Both big note currency demonetization at the end of 2016, and the current goods and services tax (GST) one-tax one-country regime have been optimistically cheered on by much of the publishing and printing industry. Both large and small commercial printers since 1 July 2017 when the GST came into force, are saying that their presses are mostly idle or working single shift even as they spend countless hours in meetings with other printers and publishers and consultants.
The problem with one tax one country is that there are multiple GST lanes—0%, 5%, 12% and 18%—for the most part. There is apparently one rate for books where the publisher provides the paper and another if the printer provides a turn-key solution. At a Capexil seminar in Delhi attended by leading book printers, it was not really clear if the rate on printed books is 0% or 18%. For status holding book printing exports, the tax is apparently 0% but large print exporters do not want to be caught out later as ITC was this week when the taxes on cigarettes were steeply revised upwards.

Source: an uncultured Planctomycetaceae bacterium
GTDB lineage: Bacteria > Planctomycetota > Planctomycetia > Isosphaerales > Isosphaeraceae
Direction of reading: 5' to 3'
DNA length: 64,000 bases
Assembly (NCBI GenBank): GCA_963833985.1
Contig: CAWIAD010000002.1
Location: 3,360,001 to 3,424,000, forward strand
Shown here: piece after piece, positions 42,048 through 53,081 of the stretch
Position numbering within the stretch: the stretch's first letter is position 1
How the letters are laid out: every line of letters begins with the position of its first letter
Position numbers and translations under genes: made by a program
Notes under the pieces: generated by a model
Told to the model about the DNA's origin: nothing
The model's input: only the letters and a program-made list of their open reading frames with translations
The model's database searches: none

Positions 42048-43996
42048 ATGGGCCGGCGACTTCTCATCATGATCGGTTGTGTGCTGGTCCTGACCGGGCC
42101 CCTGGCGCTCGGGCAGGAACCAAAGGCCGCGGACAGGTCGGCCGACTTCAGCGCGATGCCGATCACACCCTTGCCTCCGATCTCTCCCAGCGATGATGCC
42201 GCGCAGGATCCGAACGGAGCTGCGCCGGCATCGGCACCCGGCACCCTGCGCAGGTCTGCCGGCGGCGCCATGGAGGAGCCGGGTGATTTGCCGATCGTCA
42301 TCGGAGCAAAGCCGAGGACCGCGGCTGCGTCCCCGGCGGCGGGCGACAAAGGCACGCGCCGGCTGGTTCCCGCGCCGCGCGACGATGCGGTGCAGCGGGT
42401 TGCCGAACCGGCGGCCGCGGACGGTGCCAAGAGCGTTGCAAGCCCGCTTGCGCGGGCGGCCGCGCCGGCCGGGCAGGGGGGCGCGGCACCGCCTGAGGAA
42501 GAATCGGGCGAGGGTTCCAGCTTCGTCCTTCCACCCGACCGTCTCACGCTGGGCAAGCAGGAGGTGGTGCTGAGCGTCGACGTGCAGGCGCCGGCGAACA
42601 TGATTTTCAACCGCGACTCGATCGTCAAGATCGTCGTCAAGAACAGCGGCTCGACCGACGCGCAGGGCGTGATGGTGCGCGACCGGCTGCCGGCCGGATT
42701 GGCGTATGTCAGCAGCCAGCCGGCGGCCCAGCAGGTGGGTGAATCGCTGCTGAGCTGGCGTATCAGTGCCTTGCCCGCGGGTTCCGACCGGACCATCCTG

In the context of even senior government officials attending GST seminars being candidly less than authoritative, a leading book printer and exporter says, “If you are the creator of a half-baked cake and you don’t have any answers, who or what are printers or publishers supposed to do?”